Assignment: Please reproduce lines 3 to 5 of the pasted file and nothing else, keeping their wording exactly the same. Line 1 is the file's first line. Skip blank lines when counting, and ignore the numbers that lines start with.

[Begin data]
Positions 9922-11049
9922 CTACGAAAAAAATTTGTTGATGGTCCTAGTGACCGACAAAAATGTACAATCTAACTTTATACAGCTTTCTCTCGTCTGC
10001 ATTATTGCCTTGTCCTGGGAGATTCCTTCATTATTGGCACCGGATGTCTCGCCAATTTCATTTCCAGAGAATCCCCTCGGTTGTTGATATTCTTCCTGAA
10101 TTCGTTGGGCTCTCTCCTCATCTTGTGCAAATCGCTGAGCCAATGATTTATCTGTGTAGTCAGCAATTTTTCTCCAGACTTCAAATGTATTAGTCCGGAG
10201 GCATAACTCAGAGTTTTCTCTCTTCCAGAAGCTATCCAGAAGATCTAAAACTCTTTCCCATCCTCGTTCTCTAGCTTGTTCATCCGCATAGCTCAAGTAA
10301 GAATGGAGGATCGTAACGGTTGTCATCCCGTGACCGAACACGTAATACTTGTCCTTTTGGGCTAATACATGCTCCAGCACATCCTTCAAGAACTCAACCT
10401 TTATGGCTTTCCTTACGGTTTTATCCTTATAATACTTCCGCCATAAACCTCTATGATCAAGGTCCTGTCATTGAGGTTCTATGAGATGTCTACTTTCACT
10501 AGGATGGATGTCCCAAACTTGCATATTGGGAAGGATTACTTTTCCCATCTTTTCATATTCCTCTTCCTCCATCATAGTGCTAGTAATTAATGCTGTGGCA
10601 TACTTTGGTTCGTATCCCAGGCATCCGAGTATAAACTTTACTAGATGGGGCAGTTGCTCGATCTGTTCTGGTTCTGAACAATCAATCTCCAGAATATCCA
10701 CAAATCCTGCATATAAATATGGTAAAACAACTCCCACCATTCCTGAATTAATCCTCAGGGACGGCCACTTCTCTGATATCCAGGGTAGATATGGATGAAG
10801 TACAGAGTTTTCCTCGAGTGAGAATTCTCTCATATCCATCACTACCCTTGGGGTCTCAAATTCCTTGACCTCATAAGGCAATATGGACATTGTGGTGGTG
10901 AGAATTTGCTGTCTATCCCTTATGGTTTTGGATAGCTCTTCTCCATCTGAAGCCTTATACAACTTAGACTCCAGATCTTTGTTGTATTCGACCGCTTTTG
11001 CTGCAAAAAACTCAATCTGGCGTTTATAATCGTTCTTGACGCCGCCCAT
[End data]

10001 ATTATTGCCTTGTCCTGGGAGATTCCTTCATTATTGGCACCGGATGTCTCGCCAATTTCATTTCCAGAGAATCCCCTCGGTTGTTGATATTCTTCCTGAA
10101 TTCGTTGGGCTCTCTCCTCATCTTGTGCAAATCGCTGAGCCAATGATTTATCTGTGTAGTCAGCAATTTTTCTCCAGACTTCAAATGTATTAGTCCGGAG
10201 GCATAACTCAGAGTTTTCTCTCTTCCAGAAGCTATCCAGAAGATCTAAAACTCTTTCCCATCCTCGTTCTCTAGCTTGTTCATCCGCATAGCTCAAGTAA